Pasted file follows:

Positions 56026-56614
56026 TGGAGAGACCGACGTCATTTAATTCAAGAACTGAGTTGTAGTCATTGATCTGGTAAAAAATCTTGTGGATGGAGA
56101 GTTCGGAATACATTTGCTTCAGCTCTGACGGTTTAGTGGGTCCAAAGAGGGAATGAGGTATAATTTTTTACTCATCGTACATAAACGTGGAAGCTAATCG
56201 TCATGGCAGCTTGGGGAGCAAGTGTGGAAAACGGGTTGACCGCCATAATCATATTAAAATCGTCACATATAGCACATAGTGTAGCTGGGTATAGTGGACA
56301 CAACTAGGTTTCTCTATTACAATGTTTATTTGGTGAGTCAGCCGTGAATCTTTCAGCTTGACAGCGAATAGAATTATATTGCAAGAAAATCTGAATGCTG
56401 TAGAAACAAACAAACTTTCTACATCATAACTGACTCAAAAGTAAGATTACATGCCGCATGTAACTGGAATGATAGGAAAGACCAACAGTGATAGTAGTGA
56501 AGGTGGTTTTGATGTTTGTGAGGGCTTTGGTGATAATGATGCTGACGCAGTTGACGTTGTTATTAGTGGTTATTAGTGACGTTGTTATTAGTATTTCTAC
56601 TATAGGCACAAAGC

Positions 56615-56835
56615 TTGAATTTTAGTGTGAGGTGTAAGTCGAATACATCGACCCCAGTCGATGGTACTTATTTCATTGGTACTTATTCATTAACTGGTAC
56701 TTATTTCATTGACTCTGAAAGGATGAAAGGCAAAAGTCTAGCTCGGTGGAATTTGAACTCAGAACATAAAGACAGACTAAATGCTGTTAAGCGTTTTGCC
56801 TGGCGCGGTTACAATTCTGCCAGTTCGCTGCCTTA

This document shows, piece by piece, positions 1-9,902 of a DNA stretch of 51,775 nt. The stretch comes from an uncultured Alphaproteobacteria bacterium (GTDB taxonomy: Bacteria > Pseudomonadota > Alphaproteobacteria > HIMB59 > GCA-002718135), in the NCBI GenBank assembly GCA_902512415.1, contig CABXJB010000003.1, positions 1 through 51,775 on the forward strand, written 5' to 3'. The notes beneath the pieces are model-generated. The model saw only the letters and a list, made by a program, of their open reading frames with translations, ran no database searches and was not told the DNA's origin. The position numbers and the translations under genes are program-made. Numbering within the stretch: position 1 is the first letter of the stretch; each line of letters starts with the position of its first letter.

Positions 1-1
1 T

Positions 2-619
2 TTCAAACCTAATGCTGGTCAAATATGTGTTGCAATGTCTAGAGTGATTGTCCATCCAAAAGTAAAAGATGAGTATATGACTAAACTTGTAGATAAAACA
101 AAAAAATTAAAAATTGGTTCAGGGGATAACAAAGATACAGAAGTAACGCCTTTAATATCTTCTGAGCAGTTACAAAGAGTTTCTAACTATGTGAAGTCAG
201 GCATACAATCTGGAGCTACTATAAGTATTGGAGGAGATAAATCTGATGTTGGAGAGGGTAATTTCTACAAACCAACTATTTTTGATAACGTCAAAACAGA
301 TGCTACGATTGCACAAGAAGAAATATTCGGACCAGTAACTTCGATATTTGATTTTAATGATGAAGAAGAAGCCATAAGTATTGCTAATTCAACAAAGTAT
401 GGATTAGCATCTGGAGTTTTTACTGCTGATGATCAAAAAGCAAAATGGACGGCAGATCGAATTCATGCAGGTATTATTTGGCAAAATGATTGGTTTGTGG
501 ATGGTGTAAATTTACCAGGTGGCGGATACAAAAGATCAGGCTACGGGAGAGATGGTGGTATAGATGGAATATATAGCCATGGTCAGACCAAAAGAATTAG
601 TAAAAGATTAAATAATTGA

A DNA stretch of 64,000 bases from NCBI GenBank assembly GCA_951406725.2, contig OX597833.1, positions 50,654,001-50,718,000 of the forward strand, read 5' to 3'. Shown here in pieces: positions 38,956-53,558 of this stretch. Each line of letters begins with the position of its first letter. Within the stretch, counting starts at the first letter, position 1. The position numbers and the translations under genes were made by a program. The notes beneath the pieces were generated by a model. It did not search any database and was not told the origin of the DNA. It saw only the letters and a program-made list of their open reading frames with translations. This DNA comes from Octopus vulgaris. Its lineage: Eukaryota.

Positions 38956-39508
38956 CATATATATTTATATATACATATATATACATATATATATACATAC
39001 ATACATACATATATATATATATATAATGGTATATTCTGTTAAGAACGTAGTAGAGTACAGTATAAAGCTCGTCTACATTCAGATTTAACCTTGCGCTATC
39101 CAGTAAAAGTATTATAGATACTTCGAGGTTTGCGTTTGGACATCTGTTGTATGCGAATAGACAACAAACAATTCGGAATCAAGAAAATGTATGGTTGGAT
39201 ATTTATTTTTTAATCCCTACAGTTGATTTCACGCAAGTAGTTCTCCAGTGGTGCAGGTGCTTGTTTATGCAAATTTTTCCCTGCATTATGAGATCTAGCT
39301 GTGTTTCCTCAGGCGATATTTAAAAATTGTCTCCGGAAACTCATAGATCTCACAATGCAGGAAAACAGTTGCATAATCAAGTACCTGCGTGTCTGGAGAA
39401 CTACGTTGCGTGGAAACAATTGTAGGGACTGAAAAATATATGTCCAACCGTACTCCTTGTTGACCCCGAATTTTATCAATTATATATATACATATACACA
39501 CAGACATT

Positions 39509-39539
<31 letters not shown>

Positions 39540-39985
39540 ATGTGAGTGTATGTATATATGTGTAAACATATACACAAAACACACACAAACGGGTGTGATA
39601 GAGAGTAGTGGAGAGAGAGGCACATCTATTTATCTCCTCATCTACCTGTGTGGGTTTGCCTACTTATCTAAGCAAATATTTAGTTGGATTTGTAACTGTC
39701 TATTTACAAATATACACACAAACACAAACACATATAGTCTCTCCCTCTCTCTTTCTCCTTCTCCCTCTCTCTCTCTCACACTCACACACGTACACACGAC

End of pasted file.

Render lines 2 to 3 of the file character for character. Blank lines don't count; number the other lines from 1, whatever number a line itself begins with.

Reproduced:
56026 TGGAGAGACCGACGTCATTTAATTCAAGAACTGAGTTGTAGTCATTGATCTGGTAAAAAATCTTGTGGATGGAGA
56101 GTTCGGAATACATTTGCTTCAGCTCTGACGGTTTAGTGGGTCCAAAGAGGGAATGAGGTATAATTTTTTACTCATCGTACATAAACGTGGAAGCTAATCG